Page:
Taking on Turkey: Islamic State’s New Frontier; Terrorism Monitor Volume: 15 Issue: 3


Age: 3 weeks

In November, as Iraqi forces backed by U.S.-led coalition air support closed in on the northern Iraqi city of Mosul, Abu Bakr al-Baghdadi issued a fretful call to his supporters, exhorting them to conduct attacks in Turkey.

Islamic State (IS) has recently experienced substantial losses following the start of the Mosul offensive in October last year, including being forced out of the city’s east side in January. The IS leader’s call was likely intended to deflect from his organization’s defeats.

The declaration of all-out war on Turkey is a bold and arguably foolhardy move by the group. It heralds a new era in IS’ campaign, exacerbates Turkey’s long-strained relations with its Kurdish population and brings with it significant security and economic repercussions for Turkey and beyond.

‘This Is What God Has Promised Us’ 

On November 3, 2016, IS leader Abu Bakr al-Baghdadi delivered an unexpected speech entitled “This Is What God Has Promised Us.” The speech served as a motivational call to IS fighters in Mosul, and occasioned the cry for establishing a new frontier – effectively a war with Turkey.

“O monotheists,” al-Baghdadi said, “Turkey has today entered the sphere of your work and your jihadi project. Turn its security into panic, its luxury into dread, and include it in your blazing areas of struggle” (al-Naba, Issue 53, 03 November, 2016).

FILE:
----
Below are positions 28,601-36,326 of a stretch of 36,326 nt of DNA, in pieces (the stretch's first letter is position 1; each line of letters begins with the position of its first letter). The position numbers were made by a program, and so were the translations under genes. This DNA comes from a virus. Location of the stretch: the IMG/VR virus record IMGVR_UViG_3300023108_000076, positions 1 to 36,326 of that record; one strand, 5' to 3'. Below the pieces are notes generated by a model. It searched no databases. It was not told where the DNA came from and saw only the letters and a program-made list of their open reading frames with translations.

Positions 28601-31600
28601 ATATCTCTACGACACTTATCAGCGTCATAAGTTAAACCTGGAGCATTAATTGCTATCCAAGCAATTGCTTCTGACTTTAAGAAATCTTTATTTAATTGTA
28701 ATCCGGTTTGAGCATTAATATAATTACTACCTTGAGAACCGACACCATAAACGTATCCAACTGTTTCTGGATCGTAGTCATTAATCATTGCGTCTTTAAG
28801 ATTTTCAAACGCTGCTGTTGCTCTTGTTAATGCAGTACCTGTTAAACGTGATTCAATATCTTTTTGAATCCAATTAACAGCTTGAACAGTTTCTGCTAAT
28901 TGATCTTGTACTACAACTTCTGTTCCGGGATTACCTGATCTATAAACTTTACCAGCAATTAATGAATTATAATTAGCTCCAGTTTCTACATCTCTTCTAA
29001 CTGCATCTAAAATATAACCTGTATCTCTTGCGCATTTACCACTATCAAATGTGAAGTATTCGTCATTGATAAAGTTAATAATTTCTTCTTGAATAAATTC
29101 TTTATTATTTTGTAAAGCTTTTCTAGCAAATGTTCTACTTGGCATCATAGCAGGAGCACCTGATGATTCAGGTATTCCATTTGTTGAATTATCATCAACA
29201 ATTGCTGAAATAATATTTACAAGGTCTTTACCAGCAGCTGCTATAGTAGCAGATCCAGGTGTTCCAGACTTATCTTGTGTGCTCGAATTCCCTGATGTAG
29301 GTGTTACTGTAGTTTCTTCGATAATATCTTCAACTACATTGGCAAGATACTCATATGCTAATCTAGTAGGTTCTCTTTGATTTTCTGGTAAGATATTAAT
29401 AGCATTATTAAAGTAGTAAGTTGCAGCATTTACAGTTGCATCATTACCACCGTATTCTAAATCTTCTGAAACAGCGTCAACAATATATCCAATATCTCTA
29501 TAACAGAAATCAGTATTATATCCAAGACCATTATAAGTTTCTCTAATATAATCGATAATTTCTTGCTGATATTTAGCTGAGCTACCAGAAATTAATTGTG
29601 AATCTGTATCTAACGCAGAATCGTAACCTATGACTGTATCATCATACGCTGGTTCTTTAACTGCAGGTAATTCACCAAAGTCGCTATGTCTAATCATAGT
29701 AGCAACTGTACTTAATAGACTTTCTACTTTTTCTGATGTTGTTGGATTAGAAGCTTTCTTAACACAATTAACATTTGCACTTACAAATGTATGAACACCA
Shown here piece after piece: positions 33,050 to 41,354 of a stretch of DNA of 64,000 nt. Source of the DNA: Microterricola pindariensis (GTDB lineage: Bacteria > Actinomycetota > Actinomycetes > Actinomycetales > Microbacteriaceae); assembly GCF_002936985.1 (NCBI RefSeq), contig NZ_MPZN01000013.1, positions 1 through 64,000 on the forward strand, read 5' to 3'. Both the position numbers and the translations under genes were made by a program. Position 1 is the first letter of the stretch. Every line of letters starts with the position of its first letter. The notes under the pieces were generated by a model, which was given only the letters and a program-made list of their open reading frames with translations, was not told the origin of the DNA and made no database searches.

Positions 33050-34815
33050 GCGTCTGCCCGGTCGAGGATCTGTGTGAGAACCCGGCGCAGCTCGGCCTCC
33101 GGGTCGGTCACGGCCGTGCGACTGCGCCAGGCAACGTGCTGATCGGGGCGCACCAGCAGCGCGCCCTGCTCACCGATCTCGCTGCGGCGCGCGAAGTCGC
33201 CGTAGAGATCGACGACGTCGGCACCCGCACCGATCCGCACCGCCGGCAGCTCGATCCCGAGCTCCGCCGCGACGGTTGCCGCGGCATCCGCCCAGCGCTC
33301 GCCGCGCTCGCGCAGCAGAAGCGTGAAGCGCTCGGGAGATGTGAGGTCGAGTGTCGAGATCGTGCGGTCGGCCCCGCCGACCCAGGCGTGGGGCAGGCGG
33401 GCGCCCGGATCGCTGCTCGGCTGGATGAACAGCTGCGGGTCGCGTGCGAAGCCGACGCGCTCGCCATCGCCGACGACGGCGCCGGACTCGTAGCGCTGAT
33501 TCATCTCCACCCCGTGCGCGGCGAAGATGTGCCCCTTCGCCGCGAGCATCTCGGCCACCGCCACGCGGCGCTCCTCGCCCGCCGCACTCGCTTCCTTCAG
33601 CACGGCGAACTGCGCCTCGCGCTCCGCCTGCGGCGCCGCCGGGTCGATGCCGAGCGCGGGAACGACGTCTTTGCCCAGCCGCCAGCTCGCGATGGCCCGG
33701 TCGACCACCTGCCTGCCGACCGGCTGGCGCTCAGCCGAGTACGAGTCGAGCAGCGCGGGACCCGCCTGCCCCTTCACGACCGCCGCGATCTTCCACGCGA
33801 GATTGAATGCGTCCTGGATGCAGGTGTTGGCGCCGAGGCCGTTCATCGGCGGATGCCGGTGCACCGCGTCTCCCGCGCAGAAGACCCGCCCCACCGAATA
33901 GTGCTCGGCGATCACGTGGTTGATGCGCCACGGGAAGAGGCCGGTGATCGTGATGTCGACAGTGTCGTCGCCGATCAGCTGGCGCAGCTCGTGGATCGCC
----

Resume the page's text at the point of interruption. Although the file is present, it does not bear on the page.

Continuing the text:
Just a day later, IS claimed responsibility for a deadly suicide bombing in the southeastern Turkish city of Diyarbakir that killed nine people and wounded more than 100 others.

That IS should seek to expand into Turkey is, on one level, unsurprising. At its most fundamental, the group’s worldview is expansionist and apocalyptic and seeks, ultimately, to obtain global domination beginning with the countries of the Muslim world.

Such a worldview is informed by the Arabic mantra baqiya wa tatamadad (“remaining and expanding”), which suggests the group considers itself to have a kind of divine mission to expand into new territories.

However, IS expansion has so far been more-or-less limited to failed or semi-failed states. Noteworthy announcements of expansion into new areas of operation have also tended to follow periods of success in existing areas, possibly serving to communicate visible successes to locals in the territories into which the group is expanding.

Al-Baghdadi’s recent call, then, is unusual. Not only because it comes on the heels of losing territories in Syria, Iraq and Libya, but also because Turkey is a functional state.

Another difference with IS’ other expansionist announcements is that al-Baghdadi did not disclose details of local leadership hierarchies or strongholds. There are obvious reasons for this. First, unlike the states IS usually preys upon, Turkey has functional security services that could efficiently identify and arrest IS leaders and operatives. Secondly, the IS leadership is under pressure. The group has finite personnel and resources, and is increasingly in survival mode.

Justification for Violence 

At the core of IS efforts to legitimize its expansion of terror into Turkey is the promotion of a narrative that Islam faces an existential threat from a multitude of adversaries that inevitably include crusading Christians and Zionist Jews.

These enemies, so the IS narrative goes, aided by apostate Muslim governments such as that in Turkey, are the principle hurdle to creating an alternative world order based on Islamic teachings, or more accurately one based on IS’ Salafist version of Islam.

IS uses this narrative of clashing civilizations to justify its attacks on Muslim countries.